“It’s fun to watch them succeed especially at state tournaments where kids get interviewed and weigh-in their fish,” said Schneeman.

Covington Catholic’s growth in team participation since its inception is representative of a larger high school fishing boom taking place in public and private schools across the U.S.

Public schools in nine states currently have competitive bass fishing as a sanctioned high school sport according to the Congressional Sportsmen’s Foundation with private schools adding to the surge of teams in recent years. The popularity and growth of high school fishing is also recognized by Bassmaster that has experienced a continual increase in participation its Strike King Bassmaster High School Series. This also provides a platform for young competitive anglers to advance through college and even professional levels.

Sam Scroggins and Brandon Smith with their Day-1 catch from the 2022 KHSAA State Tournament.

Sam Scroggins and Brandon Smith with their Day-1 catch from the 2022 KHSAA State Tournament.

“They’re learning how to become lifelong fishermen,” said Schneeman. It’s an accomplishment to watch the team grow from the first year and now seeing kids get college scholarships for fishing. It’s fun to watch them succeed on this level.”

The bonus to competitive fishing is the lifelong friendships that students make in the process.

“Since I have joined the team, I have met a lot of people that I would have never talked

to before,” said freshman Aidan McLindon.

“You make friends with people who have the same interests and spending eight hours in a boat brings you closer to them,” said senior Hagen Conley.

Boats gathering at pre-launch for a high-school bass tournament on Lake Cumberland.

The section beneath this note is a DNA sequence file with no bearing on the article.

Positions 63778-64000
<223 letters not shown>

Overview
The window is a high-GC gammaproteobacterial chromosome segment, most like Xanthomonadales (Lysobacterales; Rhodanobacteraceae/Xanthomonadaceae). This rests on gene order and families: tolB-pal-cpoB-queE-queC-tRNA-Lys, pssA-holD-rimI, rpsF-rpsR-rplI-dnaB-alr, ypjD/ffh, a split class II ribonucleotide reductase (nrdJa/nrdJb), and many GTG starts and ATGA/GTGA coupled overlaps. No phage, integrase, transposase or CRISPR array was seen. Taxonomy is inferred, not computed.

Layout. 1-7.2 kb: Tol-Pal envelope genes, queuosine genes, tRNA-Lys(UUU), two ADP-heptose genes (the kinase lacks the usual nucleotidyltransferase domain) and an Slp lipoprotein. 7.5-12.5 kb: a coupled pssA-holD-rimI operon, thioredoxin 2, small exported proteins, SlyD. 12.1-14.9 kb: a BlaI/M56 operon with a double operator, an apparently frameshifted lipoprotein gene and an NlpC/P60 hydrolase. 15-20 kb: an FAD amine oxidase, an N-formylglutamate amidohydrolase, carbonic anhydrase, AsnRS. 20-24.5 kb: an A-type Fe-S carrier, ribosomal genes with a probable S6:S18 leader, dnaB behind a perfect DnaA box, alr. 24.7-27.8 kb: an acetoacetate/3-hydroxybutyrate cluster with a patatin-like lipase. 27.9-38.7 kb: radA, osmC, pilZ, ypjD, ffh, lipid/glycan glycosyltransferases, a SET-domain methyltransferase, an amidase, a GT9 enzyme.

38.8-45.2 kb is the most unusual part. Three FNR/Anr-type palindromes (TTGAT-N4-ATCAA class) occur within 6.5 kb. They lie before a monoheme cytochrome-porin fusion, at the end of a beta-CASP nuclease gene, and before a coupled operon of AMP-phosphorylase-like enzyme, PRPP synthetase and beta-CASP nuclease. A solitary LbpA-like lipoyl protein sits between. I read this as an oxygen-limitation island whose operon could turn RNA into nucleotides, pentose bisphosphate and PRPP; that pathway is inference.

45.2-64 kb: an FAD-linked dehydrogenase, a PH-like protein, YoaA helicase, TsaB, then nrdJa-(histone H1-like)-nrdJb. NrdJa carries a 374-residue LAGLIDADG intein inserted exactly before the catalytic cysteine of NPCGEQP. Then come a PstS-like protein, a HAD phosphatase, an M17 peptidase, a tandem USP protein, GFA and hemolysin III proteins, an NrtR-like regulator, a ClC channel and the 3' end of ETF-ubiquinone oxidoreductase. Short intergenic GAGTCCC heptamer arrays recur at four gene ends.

Boats gathering at pre-launch for a high-school bass tournament on Lake Cumberland.

Competitive fishing also helps students recognize the value of lessons that happen during their less than stellar days on the water.

“Not all tournaments are going to go your way,” said senior Patrick Theissen. Sometimes you might not catch a fish all day and sometimes it will be a rainstorm. So, stick with it because everyone has ups and downs.”

While the idea of competitive fishing might be intimidating for new students, current team members note the rewards that come with determination and encourage anyone who has an interest to give it a try regardless of their skill level.

“You definitely have to be dedicated to it, but anyone can join the fishing team and once you join and learn more it’s fun,” said junior Phoenix Parks.

As the Covington Catholic fishing team wraps up another strong season, the momentum is growing even more for next year both in participation and team success.

Anietra Hamper is an award-winning outdoor writer and author who specializes in outdoor adventure and fishing for some of the largest species around the world. She is a career journalist with a background as a top-rated television news Anchor and investigative reporter.